There's a bit of common ground emerging in the contentious debate over the regulation of electronic cigarettes.

Many e-cigarettes users, lawmakers and public health officials support bans on sales to children.

The devices deliver a "hit" of nicotine — and usually a puff of flavored vapor.

New Jersey and Philadelphia have enacted laws against selling the devices to children younger than 18; Delaware's State House cleared a similar proposal last week.

"We're taking it one step at a time. The first step is we really want to take it out of the hands of minors," said Karyl Rattay, director of the Delaware Division of Public Health.

Many public officials are anxious to see how — and if — the federal government will regulate e-cigarettes, but Rattay and other officials worry that a growing number of young people have already tried "vaping."

It's important to take action now, Rattay said.

"It seems like in the public health and public policy world, every step we take to try to decrease the number of people addicted to nicotine, the industry finds clever, innovative ways to continue to keep people addicted," she said.

In the Delaware legislation, lawmakers use the term "tobacco substitutes." In a Pennsylvania proposal, the bill crafters use the term "alternative nicotine devices" in an effort to stay ahead of e-cigarette "innovation."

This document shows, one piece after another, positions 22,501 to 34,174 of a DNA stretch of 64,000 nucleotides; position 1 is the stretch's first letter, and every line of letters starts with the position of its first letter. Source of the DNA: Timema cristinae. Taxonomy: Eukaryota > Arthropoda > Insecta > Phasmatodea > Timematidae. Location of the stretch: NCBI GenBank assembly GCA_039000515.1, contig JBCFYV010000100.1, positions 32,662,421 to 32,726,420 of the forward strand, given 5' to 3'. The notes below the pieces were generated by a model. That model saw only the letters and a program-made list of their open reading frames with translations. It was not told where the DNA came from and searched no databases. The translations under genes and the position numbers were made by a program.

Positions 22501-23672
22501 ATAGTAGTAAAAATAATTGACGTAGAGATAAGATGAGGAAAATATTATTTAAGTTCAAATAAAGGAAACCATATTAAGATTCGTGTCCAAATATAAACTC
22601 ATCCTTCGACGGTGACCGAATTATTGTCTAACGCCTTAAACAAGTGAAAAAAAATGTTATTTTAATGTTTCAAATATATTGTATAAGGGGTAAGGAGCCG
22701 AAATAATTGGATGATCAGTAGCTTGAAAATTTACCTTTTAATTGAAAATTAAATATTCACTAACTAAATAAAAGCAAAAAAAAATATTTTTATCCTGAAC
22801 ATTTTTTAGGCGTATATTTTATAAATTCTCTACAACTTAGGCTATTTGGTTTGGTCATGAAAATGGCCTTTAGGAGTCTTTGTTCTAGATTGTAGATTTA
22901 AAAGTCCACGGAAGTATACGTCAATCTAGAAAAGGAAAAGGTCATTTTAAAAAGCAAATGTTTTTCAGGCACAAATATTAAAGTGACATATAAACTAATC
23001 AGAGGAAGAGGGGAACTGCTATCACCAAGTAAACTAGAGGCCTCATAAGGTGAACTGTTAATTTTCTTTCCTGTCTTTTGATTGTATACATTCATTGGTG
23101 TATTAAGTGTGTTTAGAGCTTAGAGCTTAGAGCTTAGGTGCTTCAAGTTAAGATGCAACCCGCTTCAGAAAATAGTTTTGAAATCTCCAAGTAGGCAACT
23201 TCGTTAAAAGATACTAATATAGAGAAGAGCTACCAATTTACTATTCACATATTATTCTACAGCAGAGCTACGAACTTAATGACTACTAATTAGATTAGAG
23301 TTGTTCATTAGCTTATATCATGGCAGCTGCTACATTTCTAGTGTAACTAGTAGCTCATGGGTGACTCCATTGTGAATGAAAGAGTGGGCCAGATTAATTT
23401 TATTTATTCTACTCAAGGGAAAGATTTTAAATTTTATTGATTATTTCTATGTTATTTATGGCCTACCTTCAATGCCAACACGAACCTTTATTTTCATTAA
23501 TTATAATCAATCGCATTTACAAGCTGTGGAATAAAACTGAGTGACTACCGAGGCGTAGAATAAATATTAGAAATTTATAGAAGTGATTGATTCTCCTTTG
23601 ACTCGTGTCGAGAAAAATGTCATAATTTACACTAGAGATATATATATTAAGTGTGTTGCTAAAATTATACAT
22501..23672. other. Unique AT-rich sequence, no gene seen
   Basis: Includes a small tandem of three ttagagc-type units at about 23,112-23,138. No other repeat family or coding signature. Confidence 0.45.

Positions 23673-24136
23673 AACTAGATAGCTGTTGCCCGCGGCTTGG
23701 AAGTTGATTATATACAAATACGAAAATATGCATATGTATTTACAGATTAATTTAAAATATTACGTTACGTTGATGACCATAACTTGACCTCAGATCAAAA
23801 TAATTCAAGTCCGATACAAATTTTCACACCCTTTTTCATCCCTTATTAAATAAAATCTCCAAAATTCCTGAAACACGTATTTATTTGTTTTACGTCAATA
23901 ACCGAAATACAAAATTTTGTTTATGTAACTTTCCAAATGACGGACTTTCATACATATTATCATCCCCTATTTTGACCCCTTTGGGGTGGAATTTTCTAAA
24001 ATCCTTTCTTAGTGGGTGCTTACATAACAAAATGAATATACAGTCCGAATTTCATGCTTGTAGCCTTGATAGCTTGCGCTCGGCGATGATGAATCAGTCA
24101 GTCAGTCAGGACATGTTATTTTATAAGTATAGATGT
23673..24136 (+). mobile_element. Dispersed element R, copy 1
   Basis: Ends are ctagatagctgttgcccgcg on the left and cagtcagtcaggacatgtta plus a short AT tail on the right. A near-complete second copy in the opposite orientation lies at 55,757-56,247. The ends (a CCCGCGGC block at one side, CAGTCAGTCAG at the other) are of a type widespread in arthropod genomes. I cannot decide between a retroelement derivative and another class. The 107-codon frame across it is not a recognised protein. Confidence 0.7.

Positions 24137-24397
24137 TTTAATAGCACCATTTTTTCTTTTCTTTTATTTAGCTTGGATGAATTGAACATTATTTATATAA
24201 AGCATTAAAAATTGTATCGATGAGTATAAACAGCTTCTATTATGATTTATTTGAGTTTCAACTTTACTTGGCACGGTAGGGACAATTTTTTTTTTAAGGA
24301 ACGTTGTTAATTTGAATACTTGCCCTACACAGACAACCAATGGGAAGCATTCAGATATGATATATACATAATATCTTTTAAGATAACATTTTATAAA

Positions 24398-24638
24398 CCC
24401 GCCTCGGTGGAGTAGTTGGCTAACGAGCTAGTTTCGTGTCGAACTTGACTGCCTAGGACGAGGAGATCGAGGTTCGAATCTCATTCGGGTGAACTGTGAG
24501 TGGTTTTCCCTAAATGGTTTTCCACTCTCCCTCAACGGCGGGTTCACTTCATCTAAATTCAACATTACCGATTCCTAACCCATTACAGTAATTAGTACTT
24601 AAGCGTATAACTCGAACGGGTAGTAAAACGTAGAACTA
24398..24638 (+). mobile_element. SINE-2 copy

"Most people think of nicotine coming from tobacco plants," Rattay said. "But one of the innovations is that nicotine can also be extracted from tomatoes."

The Pennsylvania Medical Society is backing the bid to cut off e-cigarettes sales to minors.

"Most states are very responsibly passing legislation designed to ensure that these products -- they're adult products -- are not being sold to minors. That's something that my organization supports very strongly," said Julie Woessner, president of the Consumer Advocates for Smoke-free Alternatives Association.

Meanwhile, her nonprofit group opposes a proposal to add a "sin" tax to the price of e-cigarettes in New Jersey, and Woessner said the Garden State's existing ban on vaping indoors is "misguided."

"Some states are trying to go further and take away rights and make these products seem less attractive to adults," Woessner said. "Sometimes governments step in a little too quickly trying to protect us from ourselves — and make a mistake."

Delaware state Sen. Patricia Blevins said she's expecting consensus for the ban for people age 17 and younger.

That consensus evaporates when it comes rules against puffing an e-cigarette in public places. State lawmakers are much more cautious about that, although an indoor ban begins in Philadelphia this summer.